A Cross-Comparison Study of Reentry Intervention and Support for Engagement: Findings on Youth With Disabilities

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This article presents the findings of a 2-year-long quasi-experimental study of post-release engagement and recidivism for youth with disabilities. The effects of specialized Reentry Intervention and Support for Engagement (RISE) for youth with disabilities were compared with two other groups: (a) youth with disabilities who received traditional special education services, and (b) youth without disabilities who received traditional general education services in a juvenile correctional facility. Regardless of group, participants who were engaged in the community 30 days post-release were more likely to be engaged at 120 days and less likely to recidivate than nonengaged participants. However, compared with the two other groups, participants who received RISE services were more likely to be engaged in the community at 120 days post-release and have significantly lower rates of recidivism. We conclude our study by examining limitations, suggestions, implications for practice and policy, and future research.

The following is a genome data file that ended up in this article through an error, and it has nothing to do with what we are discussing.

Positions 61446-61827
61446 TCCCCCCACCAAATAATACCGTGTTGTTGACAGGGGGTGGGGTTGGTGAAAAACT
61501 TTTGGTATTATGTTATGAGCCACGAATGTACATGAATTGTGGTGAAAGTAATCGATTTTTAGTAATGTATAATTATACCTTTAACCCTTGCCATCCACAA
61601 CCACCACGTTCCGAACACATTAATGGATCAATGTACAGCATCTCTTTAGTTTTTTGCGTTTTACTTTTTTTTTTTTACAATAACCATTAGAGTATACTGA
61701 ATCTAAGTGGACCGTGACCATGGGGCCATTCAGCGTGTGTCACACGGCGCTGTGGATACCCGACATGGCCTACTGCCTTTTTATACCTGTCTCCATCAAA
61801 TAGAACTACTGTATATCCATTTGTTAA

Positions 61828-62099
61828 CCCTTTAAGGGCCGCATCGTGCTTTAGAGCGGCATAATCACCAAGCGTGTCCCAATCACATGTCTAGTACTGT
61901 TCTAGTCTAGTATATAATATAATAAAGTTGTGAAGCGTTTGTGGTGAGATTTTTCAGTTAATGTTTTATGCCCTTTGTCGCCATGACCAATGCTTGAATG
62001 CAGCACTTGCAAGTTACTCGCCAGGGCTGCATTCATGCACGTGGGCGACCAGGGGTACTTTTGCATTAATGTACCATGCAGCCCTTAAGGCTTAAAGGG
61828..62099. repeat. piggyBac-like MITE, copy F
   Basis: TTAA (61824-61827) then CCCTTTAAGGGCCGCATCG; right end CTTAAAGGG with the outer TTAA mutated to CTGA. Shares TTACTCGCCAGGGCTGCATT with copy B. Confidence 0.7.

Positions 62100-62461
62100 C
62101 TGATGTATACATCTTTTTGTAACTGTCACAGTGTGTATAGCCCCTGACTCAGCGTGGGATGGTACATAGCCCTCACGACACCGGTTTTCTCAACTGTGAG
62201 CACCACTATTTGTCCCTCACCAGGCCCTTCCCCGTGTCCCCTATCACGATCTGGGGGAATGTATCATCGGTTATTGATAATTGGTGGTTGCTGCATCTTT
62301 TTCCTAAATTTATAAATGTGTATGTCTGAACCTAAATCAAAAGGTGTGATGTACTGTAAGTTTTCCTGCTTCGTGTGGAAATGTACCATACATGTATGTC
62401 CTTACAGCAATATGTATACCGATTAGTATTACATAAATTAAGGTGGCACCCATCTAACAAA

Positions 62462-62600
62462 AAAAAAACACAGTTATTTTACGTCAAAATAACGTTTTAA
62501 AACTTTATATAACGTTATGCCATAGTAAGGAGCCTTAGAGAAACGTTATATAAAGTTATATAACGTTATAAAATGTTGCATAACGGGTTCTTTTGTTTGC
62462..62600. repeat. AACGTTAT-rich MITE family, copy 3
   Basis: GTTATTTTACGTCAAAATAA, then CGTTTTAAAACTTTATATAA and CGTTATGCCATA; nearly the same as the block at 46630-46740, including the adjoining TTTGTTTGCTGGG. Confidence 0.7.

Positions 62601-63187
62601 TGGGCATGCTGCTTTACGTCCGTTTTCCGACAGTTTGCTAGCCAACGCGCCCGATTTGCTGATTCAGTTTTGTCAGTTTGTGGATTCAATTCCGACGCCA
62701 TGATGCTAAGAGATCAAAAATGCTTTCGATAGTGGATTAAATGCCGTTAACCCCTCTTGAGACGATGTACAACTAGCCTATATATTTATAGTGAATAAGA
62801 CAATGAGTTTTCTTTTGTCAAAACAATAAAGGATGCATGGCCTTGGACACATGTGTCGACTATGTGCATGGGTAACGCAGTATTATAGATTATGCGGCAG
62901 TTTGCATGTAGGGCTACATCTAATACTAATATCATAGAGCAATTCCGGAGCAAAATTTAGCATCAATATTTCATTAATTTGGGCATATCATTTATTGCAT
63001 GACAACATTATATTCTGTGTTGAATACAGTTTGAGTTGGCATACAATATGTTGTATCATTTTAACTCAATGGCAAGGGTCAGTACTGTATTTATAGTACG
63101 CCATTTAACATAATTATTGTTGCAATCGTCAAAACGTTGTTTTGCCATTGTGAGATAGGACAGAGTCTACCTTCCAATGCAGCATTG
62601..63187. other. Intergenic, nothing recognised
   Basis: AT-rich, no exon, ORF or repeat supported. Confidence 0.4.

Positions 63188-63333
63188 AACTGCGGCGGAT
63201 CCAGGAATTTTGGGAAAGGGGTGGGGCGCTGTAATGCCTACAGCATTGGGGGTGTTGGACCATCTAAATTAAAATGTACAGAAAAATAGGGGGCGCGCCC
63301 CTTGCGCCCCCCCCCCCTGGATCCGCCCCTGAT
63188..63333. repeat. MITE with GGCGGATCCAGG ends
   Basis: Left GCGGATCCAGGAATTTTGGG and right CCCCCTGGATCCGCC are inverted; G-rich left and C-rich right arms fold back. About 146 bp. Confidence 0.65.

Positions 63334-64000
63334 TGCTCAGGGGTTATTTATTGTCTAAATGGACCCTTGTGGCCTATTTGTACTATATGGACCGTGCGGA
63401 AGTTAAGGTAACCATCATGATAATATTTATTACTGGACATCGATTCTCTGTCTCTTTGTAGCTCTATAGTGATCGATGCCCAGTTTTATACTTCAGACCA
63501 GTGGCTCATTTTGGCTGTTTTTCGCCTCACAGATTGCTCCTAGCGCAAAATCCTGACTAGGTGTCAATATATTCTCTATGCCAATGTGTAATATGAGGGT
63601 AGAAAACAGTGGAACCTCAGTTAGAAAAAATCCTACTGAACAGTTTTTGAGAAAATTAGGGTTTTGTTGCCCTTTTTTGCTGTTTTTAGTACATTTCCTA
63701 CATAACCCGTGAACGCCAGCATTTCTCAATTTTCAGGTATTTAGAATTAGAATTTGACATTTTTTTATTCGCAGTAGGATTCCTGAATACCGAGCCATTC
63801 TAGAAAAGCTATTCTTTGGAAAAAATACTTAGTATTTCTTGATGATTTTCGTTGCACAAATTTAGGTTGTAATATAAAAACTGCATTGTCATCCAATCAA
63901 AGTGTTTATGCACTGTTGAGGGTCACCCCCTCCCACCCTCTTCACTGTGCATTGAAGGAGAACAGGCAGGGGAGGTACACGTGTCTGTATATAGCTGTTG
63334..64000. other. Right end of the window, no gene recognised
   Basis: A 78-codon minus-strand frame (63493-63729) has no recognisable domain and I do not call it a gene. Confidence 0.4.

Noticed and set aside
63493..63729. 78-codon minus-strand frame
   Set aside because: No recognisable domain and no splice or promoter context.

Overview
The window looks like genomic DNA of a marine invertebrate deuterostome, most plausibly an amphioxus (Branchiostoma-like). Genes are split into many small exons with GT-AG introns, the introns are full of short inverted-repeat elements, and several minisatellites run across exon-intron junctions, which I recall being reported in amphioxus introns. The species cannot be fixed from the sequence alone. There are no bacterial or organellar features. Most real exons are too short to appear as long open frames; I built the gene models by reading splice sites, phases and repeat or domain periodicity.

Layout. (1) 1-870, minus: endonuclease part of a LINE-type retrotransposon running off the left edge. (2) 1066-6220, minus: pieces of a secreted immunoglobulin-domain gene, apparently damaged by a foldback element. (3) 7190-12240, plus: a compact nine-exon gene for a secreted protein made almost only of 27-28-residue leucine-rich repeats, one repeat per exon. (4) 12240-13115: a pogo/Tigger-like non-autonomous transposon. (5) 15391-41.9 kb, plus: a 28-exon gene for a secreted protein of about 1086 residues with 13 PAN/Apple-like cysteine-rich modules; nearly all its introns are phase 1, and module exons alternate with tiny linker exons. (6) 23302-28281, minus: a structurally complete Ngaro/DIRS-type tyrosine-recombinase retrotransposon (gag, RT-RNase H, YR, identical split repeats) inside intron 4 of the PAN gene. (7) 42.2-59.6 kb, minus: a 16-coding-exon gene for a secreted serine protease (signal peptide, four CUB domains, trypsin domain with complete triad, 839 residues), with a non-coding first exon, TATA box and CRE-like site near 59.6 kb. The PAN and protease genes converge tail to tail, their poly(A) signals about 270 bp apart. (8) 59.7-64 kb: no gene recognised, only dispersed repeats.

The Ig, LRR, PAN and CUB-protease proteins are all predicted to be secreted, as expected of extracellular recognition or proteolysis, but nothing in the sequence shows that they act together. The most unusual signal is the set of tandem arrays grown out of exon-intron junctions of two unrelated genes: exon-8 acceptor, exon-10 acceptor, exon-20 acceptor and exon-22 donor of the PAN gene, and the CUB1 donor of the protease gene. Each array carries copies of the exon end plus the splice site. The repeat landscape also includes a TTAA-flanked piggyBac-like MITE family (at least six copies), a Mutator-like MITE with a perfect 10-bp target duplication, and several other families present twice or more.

Original languageEnglish (US)
JournalBehavioral Disorders
StateAccepted/In press - Jan 1 2019
Externally publishedYes



  • adolescent
  • age group
  • continuum of care
  • disorders/disabilities
  • individualized
  • interventions
  • person-centered planning
  • transition

ASJC Scopus subject areas

  • Education
  • Developmental and Educational Psychology
  • Clinical Psychology

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